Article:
It’s here! It’s available! It sees the light of day!
My mystery book _Forever 11:59_ is in print!
Here is the prologue:
The price of gasoline at the Shell station was $3.38 per gallon.
That’s as good as it’s going to get, I figured, and I signaled for a right hand turn into the filling station. My Chevy truck turned to the right, just as I wanted it to, and my twenty-two foot home on wheels followed it. I pulled up in front of one of the two gas pumps and cut the engine. Before I could even reach for the door handle, a voice said through my open window, “Fill her up, ma’am?”
The ‘ma’am’ didn’t sit too well with me. I’m twenty-nine years old, which is not old enough to be ma’amed!
“Yeah, thanks,” I told the young attendant. He didn’t look like he was nineteen years old, soaking wet. “Both tanks.”
“Sure, thang, ma’am,” he said, “right away.”
I sighed at the second ma’am, but he had already turned his back to me.
I got out of the truck to stretch my legs. I had spent the night in Missouri, and I left in the small hours before dawn. It had been a long drive. Thank goodness for coffee and thermoses.
So, this is Autumn, Kansas, population 950, I thought. Oh, I’d heard about the place. I’d listened to Dad’s stories about his family as he was growing up. He didn’t actually grow up here, but my late grandfather did. There wasn’t much to look at, but maybe there was more to the town somewhere else. From where I was standing I could see a tiny post office, a small grocery store, and a sign on a storefront that read Jakes. It gave no clue as to the type of business. I saw one beauty shop. Then there was the Shell station, which I could see had a series of shelves for movie rentals. There was a small brick building. I squinted hard at the small sign. It read ‘City Hall’. There looked to be some empty storefronts along the street. That was it. There were no more stores in sight. There were no more businesses in sight. And there was no traffic in sight. Here, you didn’t need to look both ways before crossing the street, because you could hear any vehicle moving from four blocks in either direction.
“Arkansas plates, huh?”
I turned at the sound of the young attendant’s voice.
“You new around here?” he asked.
“What brings you to Autumn, ma’am?”
I stifled the urge to box his ears and start shouting epithets about my age. “I’m here visiting relatives,” I said, false sweetness dripping from my voice. I looked him straight in the eyes. Then I gave him a whisper of a little smile. This is what we women call mild flirtation.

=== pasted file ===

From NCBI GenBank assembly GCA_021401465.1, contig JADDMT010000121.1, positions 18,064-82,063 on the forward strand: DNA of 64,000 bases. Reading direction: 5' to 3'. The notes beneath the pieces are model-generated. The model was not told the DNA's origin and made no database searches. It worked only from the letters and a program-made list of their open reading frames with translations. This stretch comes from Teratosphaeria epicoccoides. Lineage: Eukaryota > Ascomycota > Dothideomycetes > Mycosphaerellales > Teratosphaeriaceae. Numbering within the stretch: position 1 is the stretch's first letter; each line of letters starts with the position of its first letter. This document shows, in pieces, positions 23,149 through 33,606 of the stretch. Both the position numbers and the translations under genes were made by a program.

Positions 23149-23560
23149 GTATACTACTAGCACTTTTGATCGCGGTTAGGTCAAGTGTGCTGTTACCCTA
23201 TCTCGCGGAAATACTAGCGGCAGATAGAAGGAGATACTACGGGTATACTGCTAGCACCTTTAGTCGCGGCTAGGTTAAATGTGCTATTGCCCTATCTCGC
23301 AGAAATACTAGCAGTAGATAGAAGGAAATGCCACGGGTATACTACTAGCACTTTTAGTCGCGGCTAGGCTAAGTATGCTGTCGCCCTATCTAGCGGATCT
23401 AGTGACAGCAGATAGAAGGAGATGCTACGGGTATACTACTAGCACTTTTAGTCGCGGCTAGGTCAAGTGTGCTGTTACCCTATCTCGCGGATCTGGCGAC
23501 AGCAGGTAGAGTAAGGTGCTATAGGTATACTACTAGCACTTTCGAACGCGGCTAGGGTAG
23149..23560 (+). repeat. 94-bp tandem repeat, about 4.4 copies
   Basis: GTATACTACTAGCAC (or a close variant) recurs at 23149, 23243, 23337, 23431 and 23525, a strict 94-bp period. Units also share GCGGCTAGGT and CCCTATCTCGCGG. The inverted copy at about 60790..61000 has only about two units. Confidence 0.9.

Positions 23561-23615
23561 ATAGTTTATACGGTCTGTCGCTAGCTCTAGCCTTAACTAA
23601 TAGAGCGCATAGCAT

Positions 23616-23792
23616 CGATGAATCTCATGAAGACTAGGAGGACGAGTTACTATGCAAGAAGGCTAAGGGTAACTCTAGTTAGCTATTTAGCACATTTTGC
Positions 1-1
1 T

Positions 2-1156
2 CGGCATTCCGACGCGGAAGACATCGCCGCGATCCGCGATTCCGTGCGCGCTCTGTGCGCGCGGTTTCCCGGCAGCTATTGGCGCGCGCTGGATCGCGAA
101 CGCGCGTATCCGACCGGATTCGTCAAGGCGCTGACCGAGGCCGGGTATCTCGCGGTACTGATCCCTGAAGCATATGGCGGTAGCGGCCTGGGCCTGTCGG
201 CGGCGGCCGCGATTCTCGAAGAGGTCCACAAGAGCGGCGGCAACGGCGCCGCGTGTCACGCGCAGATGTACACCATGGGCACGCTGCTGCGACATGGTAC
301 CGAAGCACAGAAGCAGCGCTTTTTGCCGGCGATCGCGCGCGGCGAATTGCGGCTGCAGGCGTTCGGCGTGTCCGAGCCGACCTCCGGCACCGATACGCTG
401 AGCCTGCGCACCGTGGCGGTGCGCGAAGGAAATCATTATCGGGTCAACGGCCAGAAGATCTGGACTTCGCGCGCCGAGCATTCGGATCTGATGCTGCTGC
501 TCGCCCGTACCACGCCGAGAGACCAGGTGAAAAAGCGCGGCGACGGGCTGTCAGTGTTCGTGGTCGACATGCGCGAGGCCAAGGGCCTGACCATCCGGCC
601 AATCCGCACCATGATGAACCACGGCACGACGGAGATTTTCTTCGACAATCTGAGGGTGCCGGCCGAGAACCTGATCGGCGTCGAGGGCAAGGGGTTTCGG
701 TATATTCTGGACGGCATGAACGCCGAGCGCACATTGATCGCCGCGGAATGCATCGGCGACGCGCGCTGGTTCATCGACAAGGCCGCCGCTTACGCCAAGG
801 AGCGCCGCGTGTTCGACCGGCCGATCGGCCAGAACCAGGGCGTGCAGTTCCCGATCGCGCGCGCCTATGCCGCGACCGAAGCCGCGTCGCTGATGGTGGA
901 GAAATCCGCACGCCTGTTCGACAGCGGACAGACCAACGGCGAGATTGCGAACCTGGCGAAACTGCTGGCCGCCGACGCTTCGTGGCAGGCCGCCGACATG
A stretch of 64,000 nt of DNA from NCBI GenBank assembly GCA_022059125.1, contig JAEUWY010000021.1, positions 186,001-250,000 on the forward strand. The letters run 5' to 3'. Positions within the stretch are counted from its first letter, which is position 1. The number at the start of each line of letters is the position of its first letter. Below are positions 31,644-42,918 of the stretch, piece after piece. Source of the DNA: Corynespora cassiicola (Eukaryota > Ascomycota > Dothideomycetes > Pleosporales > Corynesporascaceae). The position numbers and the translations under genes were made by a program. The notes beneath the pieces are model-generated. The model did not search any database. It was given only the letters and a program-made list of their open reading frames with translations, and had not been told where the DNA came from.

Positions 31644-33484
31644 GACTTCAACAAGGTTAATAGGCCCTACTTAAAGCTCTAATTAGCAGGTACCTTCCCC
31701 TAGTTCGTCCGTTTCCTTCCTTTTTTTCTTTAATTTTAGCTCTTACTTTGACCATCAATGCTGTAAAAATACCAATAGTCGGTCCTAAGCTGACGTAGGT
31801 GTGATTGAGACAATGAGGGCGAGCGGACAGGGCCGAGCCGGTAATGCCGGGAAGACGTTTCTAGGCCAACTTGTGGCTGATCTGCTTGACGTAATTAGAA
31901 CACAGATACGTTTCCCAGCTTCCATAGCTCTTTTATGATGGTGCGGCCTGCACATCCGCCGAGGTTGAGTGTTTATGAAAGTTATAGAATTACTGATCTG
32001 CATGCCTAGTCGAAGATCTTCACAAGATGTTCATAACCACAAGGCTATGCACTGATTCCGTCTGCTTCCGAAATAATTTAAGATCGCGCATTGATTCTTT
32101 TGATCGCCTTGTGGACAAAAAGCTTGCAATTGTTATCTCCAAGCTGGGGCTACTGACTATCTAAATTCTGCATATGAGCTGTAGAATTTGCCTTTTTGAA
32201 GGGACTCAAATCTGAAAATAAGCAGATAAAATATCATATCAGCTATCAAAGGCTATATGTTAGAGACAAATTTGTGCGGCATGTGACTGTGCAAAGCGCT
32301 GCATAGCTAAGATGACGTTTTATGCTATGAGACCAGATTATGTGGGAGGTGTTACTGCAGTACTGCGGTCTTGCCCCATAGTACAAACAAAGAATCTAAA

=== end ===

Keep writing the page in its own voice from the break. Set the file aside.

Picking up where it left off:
“Harummph,” cough, cough, cough. “Uh,….pretty nice weather we’re having…for April…aren’t we?” His blush started at the vee of his shirt and slowly rose. My eyes held his eyes.
When his blush was about up to his eyebrows, I let him off the hook. “Gorgeous, just gorgeous,” I said.
He nodded and looked away.
I continued my survey of the town, at least the part I could see. I’d see the other half later.
Standing on tiptoe, I looked down the street for Aunt Edna’s house, but I couldn’t see it. I knew it was on Main Street, and was therefore blocked from view by the other buildings.
I was in Autumn for Aunt Edna’s eightieth birthday celebration. She’d invited me back in January. This was April, and I wasn’t about to miss it. She said she was inviting every relative that she had, and I’m sure most of the town would show up, too.
“Uh, harumpph, uh, ma’am?”
Not again, I thought.
“That…that’ll be $94.64.”
Mentally I shook my head. Oh, Carter, give him another chance, I thought to myself.
Slowly I reached down to the front pocket of my jeans. Slowly I pulled my hand out, as I did, I lifted my chest. I thought his eyes were going to pop out of his head. Strike one, I thought.
Slowly, I peeled off five twenties. Then I got in the truck and slammed the door. I stuck my left hand out the window and tucked the twenties in his shirt pocket, then I pulled the flap of his pocket down and patted it flat.
He stared at me and his jaw fell open. Strike two, I thought. Then with my index finger, I gently raised his jaw and put my finger to his lips.
“Uh—hm, uh, ma’am?” he stammered.
“Strike three,” I said.
I cranked the truck and put it in gear. I pulled out and he hollered something. I chuckled. At least he had the grace to stop after ‘thank you’.